Though the UK’s national lockdown which occurred as a result of the 2020 coronavirus pandemic represented an unprecedented time of change, challenge and anxiety, from its midst came something new and enduring, presented in this volume. Anthony Gray conceived the original idea for a St Wilfrid Psalter, which would offer all the Psalmody as set out in the Revised Common Lectionary provision for each week and feast day throughout the year. The existing cohort of psalms, whilst functional, amalgamated or omitted verses and did not cover the number necessary to sing all the appropriate verses, as outlined in the Lectionary.
His solution was to commission a large-scale project to create a completely original psalter to include all the morning psalms for years A, B and C, as well as major feast days and the sundry additional texts needed, such as the canticles for the Easter Vigil. The resulting publication is a complete psalter where much of the material has been specifically written with St Wilfrid and his church in mind, encompassing a brilliant range of musical styles and ideas across the collection.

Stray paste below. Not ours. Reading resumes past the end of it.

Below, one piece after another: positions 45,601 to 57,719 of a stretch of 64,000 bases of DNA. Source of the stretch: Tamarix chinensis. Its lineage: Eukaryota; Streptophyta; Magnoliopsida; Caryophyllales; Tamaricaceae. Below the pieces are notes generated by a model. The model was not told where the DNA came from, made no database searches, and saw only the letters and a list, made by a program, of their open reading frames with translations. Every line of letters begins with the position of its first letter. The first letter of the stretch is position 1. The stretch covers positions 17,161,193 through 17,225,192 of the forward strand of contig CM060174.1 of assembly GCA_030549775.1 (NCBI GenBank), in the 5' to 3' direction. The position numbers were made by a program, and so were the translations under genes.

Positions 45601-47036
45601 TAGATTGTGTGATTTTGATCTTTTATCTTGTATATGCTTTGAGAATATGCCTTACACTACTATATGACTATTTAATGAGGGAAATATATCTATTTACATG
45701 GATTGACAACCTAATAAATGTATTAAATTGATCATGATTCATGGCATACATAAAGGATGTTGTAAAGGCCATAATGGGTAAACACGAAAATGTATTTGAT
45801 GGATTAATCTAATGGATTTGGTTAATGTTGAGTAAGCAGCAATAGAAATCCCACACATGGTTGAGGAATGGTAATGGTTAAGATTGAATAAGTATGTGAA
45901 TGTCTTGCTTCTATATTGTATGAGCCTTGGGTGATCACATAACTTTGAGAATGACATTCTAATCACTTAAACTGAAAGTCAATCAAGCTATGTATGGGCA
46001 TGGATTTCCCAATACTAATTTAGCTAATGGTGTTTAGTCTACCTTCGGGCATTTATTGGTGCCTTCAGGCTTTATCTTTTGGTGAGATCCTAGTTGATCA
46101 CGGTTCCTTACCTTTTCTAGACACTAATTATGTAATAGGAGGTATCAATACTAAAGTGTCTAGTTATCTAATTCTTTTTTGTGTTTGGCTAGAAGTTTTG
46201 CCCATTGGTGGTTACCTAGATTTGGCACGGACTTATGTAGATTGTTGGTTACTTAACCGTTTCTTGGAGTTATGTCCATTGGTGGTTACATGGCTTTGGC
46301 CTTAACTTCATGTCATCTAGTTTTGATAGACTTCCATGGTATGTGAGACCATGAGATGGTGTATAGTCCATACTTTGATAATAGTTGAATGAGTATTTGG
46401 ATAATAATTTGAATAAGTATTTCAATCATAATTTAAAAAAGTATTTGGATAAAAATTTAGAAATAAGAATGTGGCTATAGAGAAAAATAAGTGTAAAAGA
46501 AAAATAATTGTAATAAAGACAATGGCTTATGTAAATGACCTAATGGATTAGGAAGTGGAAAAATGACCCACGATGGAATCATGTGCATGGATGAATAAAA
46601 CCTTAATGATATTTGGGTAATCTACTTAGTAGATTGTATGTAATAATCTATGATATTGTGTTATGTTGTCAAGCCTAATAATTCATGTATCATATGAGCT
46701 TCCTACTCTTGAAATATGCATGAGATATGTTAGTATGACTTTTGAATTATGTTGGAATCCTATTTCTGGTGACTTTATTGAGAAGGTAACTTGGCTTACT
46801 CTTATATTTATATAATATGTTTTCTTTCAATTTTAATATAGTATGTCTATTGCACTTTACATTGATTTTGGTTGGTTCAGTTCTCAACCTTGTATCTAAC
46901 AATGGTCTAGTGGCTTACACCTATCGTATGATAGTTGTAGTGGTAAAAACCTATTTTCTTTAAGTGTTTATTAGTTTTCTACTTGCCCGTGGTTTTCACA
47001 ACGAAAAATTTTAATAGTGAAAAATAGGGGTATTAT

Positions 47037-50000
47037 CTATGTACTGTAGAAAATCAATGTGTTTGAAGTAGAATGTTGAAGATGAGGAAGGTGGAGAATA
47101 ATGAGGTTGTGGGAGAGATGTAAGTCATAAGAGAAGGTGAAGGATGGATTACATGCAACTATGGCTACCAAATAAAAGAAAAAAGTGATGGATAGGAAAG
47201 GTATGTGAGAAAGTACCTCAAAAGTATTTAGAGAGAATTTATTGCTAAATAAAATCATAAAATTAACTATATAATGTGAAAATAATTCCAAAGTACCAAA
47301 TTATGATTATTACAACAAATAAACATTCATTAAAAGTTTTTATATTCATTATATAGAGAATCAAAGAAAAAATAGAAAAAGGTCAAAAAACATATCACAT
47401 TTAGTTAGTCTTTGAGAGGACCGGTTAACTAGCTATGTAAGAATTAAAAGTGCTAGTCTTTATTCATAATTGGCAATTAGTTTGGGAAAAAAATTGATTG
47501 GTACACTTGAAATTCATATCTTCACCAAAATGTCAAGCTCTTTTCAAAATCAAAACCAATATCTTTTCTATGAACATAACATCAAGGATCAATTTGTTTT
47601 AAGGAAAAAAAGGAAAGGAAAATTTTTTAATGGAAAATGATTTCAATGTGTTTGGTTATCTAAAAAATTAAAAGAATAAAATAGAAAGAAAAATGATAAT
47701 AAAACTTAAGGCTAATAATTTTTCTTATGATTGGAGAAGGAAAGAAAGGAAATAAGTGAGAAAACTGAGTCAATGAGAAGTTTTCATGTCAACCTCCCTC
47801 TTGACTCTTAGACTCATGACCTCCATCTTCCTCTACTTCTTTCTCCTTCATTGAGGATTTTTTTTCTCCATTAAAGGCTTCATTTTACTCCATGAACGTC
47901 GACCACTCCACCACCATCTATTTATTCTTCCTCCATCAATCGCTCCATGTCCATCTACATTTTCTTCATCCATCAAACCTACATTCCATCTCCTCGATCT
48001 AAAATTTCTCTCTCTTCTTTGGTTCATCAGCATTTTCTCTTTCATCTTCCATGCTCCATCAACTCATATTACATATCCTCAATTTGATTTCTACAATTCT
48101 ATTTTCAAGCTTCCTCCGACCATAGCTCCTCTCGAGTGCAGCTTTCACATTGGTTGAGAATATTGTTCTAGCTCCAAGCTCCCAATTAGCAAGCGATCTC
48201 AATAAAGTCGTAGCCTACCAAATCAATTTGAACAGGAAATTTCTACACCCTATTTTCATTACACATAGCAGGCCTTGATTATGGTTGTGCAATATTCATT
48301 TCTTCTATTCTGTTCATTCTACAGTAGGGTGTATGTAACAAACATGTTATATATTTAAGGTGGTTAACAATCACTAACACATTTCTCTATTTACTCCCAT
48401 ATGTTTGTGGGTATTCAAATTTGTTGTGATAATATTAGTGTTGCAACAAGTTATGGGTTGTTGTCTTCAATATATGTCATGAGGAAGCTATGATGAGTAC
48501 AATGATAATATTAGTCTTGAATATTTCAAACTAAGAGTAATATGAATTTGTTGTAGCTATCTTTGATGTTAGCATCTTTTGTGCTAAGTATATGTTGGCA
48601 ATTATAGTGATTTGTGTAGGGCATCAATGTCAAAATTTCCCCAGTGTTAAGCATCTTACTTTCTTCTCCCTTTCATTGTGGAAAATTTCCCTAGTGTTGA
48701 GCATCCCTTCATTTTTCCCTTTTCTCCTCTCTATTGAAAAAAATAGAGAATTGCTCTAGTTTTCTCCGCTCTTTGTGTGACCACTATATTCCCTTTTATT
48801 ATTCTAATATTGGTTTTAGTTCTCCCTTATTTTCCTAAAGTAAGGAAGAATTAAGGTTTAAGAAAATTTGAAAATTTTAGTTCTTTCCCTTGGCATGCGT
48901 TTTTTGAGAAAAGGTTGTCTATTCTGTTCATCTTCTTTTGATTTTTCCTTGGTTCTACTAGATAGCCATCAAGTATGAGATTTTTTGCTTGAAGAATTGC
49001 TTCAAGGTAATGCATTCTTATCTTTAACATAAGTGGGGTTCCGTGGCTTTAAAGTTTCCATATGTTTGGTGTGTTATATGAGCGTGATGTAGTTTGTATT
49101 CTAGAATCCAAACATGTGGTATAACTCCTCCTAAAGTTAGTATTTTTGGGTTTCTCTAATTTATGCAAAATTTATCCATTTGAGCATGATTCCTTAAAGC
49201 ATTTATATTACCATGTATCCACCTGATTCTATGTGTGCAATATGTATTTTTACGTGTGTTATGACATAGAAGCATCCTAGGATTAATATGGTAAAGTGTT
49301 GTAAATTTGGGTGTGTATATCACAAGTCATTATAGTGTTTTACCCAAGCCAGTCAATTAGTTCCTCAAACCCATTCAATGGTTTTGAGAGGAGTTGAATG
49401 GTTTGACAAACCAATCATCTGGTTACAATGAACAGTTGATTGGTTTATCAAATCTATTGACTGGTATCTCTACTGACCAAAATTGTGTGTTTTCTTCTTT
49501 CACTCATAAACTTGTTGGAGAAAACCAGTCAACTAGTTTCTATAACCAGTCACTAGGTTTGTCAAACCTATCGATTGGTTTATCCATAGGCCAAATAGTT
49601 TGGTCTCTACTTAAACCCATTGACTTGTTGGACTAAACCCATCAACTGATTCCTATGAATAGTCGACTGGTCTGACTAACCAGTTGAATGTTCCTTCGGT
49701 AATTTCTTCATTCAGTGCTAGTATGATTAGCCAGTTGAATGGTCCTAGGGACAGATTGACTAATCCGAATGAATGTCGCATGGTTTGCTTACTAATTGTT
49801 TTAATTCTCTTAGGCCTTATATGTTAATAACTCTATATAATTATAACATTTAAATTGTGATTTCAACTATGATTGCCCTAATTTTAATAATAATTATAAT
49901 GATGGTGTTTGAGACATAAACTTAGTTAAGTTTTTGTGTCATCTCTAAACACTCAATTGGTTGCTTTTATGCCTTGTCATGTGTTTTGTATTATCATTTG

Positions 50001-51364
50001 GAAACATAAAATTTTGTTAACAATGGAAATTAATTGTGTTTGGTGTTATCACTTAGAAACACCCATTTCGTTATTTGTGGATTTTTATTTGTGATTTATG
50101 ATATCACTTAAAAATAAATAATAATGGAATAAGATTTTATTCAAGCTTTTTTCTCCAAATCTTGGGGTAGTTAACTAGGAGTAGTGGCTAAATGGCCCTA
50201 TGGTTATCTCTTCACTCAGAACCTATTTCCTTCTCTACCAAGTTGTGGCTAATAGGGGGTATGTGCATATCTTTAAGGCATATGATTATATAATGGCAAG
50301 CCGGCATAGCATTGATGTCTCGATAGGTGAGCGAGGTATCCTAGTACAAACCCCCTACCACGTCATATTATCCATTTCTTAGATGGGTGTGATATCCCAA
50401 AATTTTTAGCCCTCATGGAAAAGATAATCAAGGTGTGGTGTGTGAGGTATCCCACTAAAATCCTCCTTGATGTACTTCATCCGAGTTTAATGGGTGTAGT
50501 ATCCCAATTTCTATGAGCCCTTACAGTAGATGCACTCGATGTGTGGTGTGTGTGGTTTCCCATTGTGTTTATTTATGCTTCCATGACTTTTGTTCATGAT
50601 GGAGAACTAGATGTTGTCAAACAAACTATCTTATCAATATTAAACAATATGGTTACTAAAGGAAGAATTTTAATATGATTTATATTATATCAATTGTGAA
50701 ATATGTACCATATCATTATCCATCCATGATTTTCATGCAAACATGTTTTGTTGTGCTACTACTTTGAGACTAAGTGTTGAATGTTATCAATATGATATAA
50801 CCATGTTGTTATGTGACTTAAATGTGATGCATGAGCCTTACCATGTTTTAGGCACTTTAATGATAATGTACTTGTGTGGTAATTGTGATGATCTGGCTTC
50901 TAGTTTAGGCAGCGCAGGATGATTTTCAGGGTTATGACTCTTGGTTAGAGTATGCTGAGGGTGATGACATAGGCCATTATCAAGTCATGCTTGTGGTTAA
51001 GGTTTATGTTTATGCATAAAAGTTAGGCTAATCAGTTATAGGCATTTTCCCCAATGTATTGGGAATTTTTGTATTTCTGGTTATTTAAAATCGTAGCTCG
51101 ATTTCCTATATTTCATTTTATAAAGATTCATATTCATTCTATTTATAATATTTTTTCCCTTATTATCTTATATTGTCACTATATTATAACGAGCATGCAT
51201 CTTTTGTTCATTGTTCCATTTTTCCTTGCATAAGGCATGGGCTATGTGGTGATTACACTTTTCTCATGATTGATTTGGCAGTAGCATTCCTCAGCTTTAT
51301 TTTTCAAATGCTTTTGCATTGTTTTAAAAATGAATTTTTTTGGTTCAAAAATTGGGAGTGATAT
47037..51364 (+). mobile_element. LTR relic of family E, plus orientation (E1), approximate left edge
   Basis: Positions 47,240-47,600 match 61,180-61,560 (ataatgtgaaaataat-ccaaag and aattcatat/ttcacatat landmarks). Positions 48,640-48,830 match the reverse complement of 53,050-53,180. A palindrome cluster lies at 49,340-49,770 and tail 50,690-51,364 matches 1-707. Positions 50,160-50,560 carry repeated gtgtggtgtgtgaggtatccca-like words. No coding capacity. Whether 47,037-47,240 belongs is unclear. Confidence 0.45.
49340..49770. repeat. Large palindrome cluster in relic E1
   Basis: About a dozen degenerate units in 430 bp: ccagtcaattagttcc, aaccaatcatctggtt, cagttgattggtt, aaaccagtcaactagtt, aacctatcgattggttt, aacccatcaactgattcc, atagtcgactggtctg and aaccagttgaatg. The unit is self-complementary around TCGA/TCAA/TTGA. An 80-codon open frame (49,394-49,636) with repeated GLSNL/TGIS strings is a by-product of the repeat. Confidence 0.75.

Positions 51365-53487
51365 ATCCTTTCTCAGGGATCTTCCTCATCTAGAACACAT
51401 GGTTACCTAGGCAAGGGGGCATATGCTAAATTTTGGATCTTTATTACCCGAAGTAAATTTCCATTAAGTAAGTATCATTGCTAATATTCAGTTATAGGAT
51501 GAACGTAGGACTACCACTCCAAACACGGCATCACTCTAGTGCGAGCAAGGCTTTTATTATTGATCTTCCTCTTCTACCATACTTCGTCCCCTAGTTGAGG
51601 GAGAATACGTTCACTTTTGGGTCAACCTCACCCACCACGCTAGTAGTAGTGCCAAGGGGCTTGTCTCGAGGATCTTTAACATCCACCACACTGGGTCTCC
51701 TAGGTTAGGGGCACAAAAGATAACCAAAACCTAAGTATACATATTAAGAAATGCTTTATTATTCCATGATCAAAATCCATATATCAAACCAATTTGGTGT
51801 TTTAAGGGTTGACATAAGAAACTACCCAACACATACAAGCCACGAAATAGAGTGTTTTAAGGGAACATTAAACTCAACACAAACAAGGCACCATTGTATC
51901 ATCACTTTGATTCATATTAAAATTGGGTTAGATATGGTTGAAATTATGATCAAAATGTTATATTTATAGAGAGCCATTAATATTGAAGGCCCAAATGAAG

A panoply of 41 talented composers have graciously given their time and expertise to this project, for which we owe a huge thanks. Many have been – or are currently – associated personally with the Church of St Wilfrid in Harrogate, built on land leased by the Duchy of Lancaster in the late 19th century, which became known as the Duchy Estate. All will find a special place for themselves in the hearts of those who use this psalter, both now and in the generations to come.
Read more about this project on the link below:
The Phoenix Digital Organ
Purchased from Newcastle Cathedral in 2021, the Phoenix Digital organ is a 4-manual digital instrument in use for almost all services at St Wilfrid, Harrogate.
The 72 speaking stop instrument is divided into five divisions (Choir, Great, Swell, Solo and Pedal) and further into two geographical division in the church building itself. The Solo division and elements of the Great and Pedal Principal chorus are placed in the western end of the building, above the baptistry. This enables the organist to employ antiphonal effects, as well as support congregational singing to a much greater extent.